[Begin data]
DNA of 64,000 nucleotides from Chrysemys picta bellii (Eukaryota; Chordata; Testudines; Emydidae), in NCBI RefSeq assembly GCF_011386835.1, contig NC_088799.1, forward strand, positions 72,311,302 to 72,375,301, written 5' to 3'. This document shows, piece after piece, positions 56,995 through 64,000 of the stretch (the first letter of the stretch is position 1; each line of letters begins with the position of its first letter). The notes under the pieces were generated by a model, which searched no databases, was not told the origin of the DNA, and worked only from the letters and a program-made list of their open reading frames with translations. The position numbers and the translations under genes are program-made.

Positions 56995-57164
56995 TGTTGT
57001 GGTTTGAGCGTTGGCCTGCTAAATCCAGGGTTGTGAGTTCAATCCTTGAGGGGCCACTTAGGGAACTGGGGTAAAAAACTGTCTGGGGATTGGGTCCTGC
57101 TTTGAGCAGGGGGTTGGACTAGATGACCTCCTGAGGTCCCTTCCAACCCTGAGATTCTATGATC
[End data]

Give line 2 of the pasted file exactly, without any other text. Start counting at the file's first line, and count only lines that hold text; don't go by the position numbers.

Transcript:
Positions 56995-57164